One power of #thegram has been introducing us to leaders who push our thinking and expand our expertise. We specifically found this to be true for those educators doing the work every day promoting best practices in equity and literacy. This week, we are going to highlight two fierce females who are incredibly intentional with their influence. First up, Megan DuVarney Forbes.
Megan DuVarney Forbes, aka @toocoolformiddleschool
TMP: Tell us about you and your current work.
MDF: I teach 6th grade History and 8th grade English in Southern California. This is my eighth year as a public school teacher, and I also taught private piano and voice lessons all through college. I am married to a P.E. teacher and we have a 3 year old son who keeps us busy and entertained! I also love creating videos for my YouTube channel, Too Cool for Middle School, which has videos from my past 5 years of teaching, mom-ming and learning.
TMP: Amazing! Tell us more about your strengths, passions and areas of expertise within literacy which influence your work as a teacher?
MDF: My training is as a historian, so non-fiction is my wheelhouse. I love teaching articles and putting together background information text sets when we read novels or short stories. The historical context of a book or story truly takes our understanding to a whole new level, and is often essential for an accurate reading of the theme. On the other hand, I also LOVE teaching musical theater as texts and one of my very favorite units to do with my 8th graders is on the Broadway musical Dear Evan Hansen.
TMP: Umm…how can we sign up to audit that class?!? We always joke about how we would have loved to be 8th graders in your classes. So what is your favorite children’s book right now?
MDF: I’m always buying new children’s books for my 3 year old and–wow!–he is lucky to grow up in an age when we have such diverse children’s literature. He especially likes reading books about food, so a few of our favorites are Fry Bread, Amy Wu and the Perfect Bao, and Leila in Saffron.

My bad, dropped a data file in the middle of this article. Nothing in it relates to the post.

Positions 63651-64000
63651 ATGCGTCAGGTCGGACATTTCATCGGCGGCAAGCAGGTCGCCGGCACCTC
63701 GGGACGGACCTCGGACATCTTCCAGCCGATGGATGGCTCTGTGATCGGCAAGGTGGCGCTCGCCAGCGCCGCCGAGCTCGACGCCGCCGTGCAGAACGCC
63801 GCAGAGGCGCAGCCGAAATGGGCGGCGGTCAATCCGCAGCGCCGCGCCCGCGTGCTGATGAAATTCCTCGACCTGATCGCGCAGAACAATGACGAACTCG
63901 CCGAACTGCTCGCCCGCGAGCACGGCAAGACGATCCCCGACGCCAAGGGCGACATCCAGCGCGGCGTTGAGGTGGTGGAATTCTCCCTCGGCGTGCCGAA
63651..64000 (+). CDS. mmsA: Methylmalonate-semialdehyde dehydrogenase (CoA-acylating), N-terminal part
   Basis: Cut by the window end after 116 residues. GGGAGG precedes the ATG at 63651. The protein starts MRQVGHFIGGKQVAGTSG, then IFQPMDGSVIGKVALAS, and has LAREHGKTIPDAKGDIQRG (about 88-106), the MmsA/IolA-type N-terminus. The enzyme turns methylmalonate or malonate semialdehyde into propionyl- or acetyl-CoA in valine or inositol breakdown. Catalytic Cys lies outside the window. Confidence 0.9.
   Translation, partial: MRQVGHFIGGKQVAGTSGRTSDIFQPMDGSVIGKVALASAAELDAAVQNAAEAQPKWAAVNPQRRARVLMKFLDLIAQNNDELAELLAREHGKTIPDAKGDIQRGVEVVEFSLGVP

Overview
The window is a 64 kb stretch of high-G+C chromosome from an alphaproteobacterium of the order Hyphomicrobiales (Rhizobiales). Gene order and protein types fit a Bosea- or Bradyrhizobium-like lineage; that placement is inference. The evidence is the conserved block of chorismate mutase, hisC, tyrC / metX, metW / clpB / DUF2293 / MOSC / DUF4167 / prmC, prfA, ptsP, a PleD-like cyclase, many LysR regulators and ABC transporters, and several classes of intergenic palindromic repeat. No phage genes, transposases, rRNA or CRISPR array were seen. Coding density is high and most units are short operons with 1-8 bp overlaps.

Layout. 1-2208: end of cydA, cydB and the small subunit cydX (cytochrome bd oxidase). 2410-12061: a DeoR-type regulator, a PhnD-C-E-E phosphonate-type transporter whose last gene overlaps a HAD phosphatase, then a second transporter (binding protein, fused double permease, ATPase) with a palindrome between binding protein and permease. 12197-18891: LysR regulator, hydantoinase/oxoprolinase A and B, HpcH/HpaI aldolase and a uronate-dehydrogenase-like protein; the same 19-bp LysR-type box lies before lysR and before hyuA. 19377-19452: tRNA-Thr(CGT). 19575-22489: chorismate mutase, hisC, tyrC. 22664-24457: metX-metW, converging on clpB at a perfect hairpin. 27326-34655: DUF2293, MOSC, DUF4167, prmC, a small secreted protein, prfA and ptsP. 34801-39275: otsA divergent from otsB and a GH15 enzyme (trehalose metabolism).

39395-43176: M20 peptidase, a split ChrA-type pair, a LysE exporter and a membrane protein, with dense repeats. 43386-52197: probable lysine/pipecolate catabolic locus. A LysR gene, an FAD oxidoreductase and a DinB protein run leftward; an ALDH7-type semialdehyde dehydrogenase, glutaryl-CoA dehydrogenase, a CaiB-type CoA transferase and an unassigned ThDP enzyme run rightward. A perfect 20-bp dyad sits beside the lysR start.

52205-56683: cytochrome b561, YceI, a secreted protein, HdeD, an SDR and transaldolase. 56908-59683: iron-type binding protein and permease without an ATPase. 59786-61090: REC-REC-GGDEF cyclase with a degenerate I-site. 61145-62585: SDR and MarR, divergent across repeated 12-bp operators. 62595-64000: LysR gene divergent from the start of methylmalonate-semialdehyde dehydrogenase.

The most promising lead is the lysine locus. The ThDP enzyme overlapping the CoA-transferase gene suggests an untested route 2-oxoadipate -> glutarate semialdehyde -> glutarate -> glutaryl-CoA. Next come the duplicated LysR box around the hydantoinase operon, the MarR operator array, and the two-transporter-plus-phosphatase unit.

TMP: We just discovered Fry Bread. It’s an incredible story our daughters love, too! What do you find to be your best resource or author on literacy?
MDF: I started by teaching career as a History teacher and added my English credential later, so I always feel like I’m catching up a bit. Through Instagram and teaching blogs I found a group of incredible English teachers who have taught me so much about literacy, pedagogy and engaging English curriculum. Some of my favorite blogs are Doc Cop Teaching, Building Book Love, Read It Write It Learn It, and Write on With Miss G.
TMP: Thanks for sharing! Tell us more about how you ensure literacy experiences promote equity?
MDF: I love nothing more than using literature to widen students’s perspectives and to bring diverse voices and experiences into my classroom. During the first week of school we do some work exploring our own identities through identity maps (and the Social Justice Standards from Teaching Tolerance), and we practice by creating identity maps for different characters in YA novels. We read the first chapters of With the Fire on High, Front Desk, Born a Crime, and Ginger Kid. This year we also explored a lot of Native American literature, which my students really enjoyed. (I have more information about all of these units on my YouTube channel if you’d like to know more!)
TMP: This is incredible work–seriously readers, go check out her YouTube channel. These units are deep AND accessible to all students. On a personal note, we also love the audiobook of Born a Crime. We recommend it audio style so you can hear the range of dialects Trevor Noah uses throughout. Last question: What is your greatest hurdle in literacy, and how have you worked to overcome it?
MDF: I work at a large school with a 7 period day, so I have over 200 students every year. It’s difficult to give useful and timely feedback to all of my students on their writing. This is something that I’m still working on, but I’ve found so many great tips on teaching blogs and through some Teachers Pay Teachers resources. Well-structured peer feedback stations and quick teacher conferences seem to work the best so far!
TMP: Truly a hurdle us in the elementary world don’t have to work through so we appreciate the sharing of the tips. Thank you for your time sharing your expertise on literacy and the work you do in the classroom to use literature to promote diversity and self-exploration.